Nearly $200 million bet in North Carolina’s first week of legalized sports wagering

Legalized statewide sports wagering in North Carolina from smartphones and desktops that began two weeks ago is off to a “strong start,” a state lottery official said on Wednesday, likely buoyed by betting on college basketball at its season’s apex.

Preliminary monetary numbers for the first day and first week of sports wagering were presented at a meeting of the North Carolina State Lottery Commission, which was directed in last June’s sports wagering law to license operators and suppliers and set rules.

Eight interactive sports wagering operators could begin taking bets at noon March 11, the day before the men’s Atlantic Coast Conference basketball tournament began. The first week ended just after brackets for the men’s and women’s NCAA tournaments were released.

By midnight March 11, over $23.9 million had been wagered, of which almost $12.4 million were “promotional wagers” — incentives for new customers offered by the companies once an initial bet is made. And bettors were paid $12.2 million in winnings during the first 12 hours, according to the commission presentation.

Through the first week, over $198.1 million had been wagered, with $141.6 million in bet winnings paid. “Gross wagering revenue” — the base upon which the state will receive its 18% cut in taxes — was close to $42.7 million.

Sterl Carpenter, a commission executive overseeing sports gambling, said it was too early to make informed comparisons of the launch to those in other states. But he did say that North Carolina’s launch appeared “on par” to last year’s rollout in Massachusetts..

Still, “by all accounts, mobile sports wagering in North Carolina is off to a strong start,” Carpenter said, citing public comments by some operators. And he said the early level of winnings “has to do with N.C. State and North Carolina doing pretty well” in the basketball post season.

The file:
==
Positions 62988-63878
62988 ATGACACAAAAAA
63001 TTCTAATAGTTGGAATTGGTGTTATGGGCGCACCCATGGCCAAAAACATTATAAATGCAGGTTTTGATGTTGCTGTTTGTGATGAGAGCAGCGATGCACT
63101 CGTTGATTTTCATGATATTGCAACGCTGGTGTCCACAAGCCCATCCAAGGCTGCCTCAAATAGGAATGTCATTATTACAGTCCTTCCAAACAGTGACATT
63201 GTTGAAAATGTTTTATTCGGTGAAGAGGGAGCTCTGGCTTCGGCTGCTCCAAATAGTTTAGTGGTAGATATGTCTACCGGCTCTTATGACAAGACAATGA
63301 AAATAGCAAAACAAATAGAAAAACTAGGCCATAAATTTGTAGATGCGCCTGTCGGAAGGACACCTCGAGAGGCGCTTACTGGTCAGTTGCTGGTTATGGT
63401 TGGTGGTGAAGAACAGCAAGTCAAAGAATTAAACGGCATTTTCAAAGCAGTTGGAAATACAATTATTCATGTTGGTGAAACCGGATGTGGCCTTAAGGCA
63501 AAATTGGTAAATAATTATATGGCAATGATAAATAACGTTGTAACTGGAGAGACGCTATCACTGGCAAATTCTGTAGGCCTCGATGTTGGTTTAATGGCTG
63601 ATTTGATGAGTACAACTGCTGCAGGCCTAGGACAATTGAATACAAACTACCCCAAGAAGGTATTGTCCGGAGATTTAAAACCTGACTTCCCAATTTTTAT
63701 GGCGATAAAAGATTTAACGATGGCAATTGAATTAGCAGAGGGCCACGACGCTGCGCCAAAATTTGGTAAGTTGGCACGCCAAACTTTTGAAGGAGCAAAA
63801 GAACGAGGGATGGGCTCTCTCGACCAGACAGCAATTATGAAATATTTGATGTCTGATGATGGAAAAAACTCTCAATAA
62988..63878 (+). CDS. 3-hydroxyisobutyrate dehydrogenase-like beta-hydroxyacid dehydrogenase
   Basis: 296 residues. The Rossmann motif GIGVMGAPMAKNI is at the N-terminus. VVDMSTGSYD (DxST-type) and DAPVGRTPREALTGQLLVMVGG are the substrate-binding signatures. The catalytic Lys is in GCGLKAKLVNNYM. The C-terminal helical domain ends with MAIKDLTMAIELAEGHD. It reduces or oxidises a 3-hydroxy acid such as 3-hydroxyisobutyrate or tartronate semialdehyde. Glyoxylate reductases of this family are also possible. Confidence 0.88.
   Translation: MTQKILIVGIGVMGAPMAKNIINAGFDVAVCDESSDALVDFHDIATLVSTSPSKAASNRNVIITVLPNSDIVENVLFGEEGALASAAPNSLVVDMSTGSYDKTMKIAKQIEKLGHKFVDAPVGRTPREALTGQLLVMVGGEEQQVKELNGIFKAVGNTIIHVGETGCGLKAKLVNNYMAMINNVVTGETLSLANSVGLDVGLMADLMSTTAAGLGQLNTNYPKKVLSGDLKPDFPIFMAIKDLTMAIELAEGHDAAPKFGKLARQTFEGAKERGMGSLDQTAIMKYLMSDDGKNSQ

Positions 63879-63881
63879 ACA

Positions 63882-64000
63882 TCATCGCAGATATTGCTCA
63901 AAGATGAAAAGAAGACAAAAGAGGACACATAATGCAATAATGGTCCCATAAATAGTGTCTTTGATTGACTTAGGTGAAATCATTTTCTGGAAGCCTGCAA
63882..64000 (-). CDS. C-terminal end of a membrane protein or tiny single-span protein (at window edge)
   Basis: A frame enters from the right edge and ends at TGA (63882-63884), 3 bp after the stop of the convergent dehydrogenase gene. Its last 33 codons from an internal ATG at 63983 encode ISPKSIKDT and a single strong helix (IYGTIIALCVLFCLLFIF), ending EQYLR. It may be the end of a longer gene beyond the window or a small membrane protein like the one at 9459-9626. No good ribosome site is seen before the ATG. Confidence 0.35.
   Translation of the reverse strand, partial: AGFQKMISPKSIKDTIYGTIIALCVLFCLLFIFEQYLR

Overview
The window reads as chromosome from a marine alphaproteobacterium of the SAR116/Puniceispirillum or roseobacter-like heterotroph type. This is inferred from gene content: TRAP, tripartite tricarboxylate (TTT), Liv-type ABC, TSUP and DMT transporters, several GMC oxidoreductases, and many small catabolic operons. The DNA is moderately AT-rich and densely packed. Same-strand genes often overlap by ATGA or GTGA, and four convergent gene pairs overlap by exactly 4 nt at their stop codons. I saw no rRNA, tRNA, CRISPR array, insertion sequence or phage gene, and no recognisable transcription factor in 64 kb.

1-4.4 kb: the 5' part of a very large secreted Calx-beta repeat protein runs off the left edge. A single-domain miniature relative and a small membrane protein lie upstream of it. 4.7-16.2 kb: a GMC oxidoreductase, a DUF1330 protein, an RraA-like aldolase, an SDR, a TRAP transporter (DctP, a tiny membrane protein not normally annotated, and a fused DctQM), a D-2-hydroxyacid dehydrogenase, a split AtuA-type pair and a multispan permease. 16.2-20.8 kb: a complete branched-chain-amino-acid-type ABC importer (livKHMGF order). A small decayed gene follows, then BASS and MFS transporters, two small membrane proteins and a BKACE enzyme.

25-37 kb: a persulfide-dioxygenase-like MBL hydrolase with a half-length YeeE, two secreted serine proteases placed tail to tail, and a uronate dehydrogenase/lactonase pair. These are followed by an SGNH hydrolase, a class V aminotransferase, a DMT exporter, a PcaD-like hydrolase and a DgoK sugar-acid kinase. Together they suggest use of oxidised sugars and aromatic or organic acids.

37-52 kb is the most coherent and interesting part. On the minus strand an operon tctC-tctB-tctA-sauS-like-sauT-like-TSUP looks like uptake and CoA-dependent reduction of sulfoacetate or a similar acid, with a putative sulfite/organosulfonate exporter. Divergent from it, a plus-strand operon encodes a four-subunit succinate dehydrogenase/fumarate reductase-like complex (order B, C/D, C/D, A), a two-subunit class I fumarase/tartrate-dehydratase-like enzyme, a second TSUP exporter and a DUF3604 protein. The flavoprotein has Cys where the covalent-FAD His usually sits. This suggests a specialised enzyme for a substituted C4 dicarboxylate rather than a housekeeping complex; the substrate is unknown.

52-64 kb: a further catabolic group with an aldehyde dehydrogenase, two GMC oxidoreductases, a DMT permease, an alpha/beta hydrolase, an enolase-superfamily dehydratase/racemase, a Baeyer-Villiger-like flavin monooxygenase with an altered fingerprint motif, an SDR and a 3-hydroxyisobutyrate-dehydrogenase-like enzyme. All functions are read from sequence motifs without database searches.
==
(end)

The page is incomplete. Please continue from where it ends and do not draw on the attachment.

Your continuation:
The North Carolina State University men’s team won its first ACC title since 1987 on March 16 by winning five games in a row, capped by a tournament championship victory over UNC-Chapel Hill.

The 2023 sports gambling legislation, signed into law by Gov. Roy Cooper, also authorizes for the future in-person wagering, statewide betting on horse races and rules to permit live horse racing. Before the law was carried out, sports gambling was legal in North Carolina only at three casinos operated by two American Indian tribes.

Among North Carolina Education Lottery games, the full commission also heard Wednesday about the early popularity of “digital instants” that the lottery launched on Nov. 15. Accessed through a log in-protected computer or smartphone screen, the instants play in part like slot machines, with various number and symbol matchings resulting in cash prizes.

Through January, digital instant game sales — reduced by distributed prize proceeds — are more than five times the amount that was projected in the lottery’s annual budget, according to a presentation. Over 147,000 people have played digital instants since the launch, helping overall lottery gaming revenue, with multistate draw games not included, increase so far this fiscal year compared to last year rather than decrease.

Commission Deputy Executive Director Randy Spielman attributed the high sales numbers in part to the lottery already selling draw-game tickets to customers online and a longtime lottery player rewards program on its website.

“Our success can be attributed to how long we’ve been kind of engaging our players from a digital standpoint,” Spielman said.

The education lottery took in record sales of more than $4.3 billion during the fiscal year ending last June 30, resulting in net earnings of $1.015 billion, also a record.


Republished with permission from The Associated Press.

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